Provides an introduction to the concept of human disease and the pathophysiological mechanisms underlying the causes. Students will be provided with an introduction to pathophysiology of the immune, nervous, endocrine, skeletal, gastrointestinal, renal, vascular and respiratory systems. Associated pathologies of these systems will be introduced and explored.
Availability2017 Course Timetables
- Semester 1 - 2017
- Semester 1 - 2017
On successful completion of the course students will be able to:
1. Develop an understanding of the concept of human disease.
2. Develop an understanding of the pathology and pathophysiology associated with disorders of the immune, nervous, endocrine, skeletal, renal, respiratory, gastrointestinal & cardiovascular systems.
3. Develop an understanding of the pathophysiological mechanisms and processes underlying human diseases.
Students will initially be introduced to the concepts of disease and to the mechanisms by which cells undergo injury and adapt to such insult.
This will be followed by a module comprising an overview of immune effector function, inflammation and hypersensitivity, immune responses to pathogenic agents, autoimmunity and immunodeficiency.
The second module will consider pathophysiological mechanisms underlying disorders of blood and the lymphatic system together with an introduction to mechanisms underlying neoplasms.
Module three explores cardiovascular disease and includes consideration of the consequences of ischaemic heart disease, heart failure, disorders of electroconduction and common vascular disorders.
Module four involves the respiratory system and will focus on acute pulmonary syndromes, restrictive and obstructive disease.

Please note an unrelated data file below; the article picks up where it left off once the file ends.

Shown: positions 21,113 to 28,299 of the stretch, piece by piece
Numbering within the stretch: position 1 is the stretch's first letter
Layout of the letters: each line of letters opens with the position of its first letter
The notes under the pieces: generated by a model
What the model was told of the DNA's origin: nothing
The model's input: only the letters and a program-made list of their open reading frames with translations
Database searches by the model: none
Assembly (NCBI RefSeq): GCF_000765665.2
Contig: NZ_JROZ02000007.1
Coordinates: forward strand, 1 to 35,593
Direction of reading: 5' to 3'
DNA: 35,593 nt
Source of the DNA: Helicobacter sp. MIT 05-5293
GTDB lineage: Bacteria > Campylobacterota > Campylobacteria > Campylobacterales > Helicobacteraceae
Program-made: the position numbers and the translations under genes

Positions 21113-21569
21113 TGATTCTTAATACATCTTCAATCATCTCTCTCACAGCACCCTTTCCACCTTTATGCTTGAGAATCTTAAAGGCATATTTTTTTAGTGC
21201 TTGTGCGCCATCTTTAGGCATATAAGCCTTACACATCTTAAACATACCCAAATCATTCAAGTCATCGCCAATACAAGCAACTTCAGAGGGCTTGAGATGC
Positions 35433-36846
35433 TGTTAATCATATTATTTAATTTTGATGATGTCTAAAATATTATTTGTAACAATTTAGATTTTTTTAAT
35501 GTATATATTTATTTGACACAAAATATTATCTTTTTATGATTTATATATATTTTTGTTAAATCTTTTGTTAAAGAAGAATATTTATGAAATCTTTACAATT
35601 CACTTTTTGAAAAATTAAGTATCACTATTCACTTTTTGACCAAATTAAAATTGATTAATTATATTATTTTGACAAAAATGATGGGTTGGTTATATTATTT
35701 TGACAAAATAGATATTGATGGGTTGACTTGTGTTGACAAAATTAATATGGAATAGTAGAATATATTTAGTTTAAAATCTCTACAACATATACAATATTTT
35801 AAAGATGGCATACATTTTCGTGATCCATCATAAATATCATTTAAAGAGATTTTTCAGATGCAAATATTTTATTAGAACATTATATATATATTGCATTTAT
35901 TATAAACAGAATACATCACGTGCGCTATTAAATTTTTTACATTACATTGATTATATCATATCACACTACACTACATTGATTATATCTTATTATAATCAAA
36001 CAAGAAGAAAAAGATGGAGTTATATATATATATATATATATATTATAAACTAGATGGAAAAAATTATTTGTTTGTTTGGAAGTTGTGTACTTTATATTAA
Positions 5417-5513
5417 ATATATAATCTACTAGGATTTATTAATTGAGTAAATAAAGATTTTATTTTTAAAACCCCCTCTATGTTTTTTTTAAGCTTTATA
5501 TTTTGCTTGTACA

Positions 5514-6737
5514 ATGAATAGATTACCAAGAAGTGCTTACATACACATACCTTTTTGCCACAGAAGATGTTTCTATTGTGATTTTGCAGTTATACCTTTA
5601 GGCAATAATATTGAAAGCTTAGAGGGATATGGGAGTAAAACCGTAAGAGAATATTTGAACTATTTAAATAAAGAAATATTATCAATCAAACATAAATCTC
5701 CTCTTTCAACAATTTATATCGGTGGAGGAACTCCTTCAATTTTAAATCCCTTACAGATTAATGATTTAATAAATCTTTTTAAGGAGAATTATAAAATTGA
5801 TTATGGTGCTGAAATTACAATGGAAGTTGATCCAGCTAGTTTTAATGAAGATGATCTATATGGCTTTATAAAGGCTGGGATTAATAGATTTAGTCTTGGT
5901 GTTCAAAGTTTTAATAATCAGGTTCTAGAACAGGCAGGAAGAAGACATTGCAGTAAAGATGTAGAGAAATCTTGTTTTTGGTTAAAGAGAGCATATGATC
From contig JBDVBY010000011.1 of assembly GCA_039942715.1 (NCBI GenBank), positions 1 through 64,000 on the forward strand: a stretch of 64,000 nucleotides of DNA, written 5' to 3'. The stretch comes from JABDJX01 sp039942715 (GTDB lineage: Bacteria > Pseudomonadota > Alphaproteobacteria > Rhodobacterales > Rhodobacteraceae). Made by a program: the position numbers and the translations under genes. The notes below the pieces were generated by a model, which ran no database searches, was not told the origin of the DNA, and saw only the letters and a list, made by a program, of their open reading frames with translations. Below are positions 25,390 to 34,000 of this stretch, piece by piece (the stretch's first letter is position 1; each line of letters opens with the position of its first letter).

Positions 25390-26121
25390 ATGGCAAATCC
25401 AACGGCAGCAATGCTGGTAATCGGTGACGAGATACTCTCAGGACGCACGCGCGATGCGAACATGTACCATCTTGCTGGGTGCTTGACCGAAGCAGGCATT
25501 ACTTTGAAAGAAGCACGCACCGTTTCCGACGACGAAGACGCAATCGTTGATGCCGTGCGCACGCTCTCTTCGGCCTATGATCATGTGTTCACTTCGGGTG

Module five will discuss upper and lower gastrointestinal tract pathophysiology. Renal pathophysiology, including aspects of acute and chronic renal failure and some common diseases that affect kidney function will also be considered in this module.
Module six considers endocrine disorders, in particular the pathophysiology of diabetes mellitus.
Module seven will explore the mechanisms underlying pathophysiology of the musculoskeletal system and neurological dysfunction, including the autonomic nervous system, at both the cellular and systems level as occurs in stroke, space occupying lesions, degenerative disorders and with injury to peripheral and central elements of the nervous system.
HUBS1403 Biomedical Sciences Part 1 and HUBS1404 Biomedical Science Part 2 OR HUBS1401 Human Bioscience 1A and HUBS1402 Human Bioscience 1B or equivalent
In Term Test: Intra-semester exams (x2) *
Formal Examination: Final exam *
* This assessment has a compulsory requirement.
In order to pass this course, each student must complete ALL of the following compulsory requirements:
Course Assessment Requirements:
- Formal Examination: Attempt / Submission Requirement - Students must attempt/submit this assessment item to pass the course.
- In Term Test: Attempt / Submission Requirement - Students must attempt/submit this assessment item to pass the course.
Callaghan and Ourimbah
Face to Face On Campus 3 hour(s) per Week for 12 Weeks
Mid semester examinations will be timetabled during the week
Face to Face On Campus 1 hour(s) per Week for 10 Weeks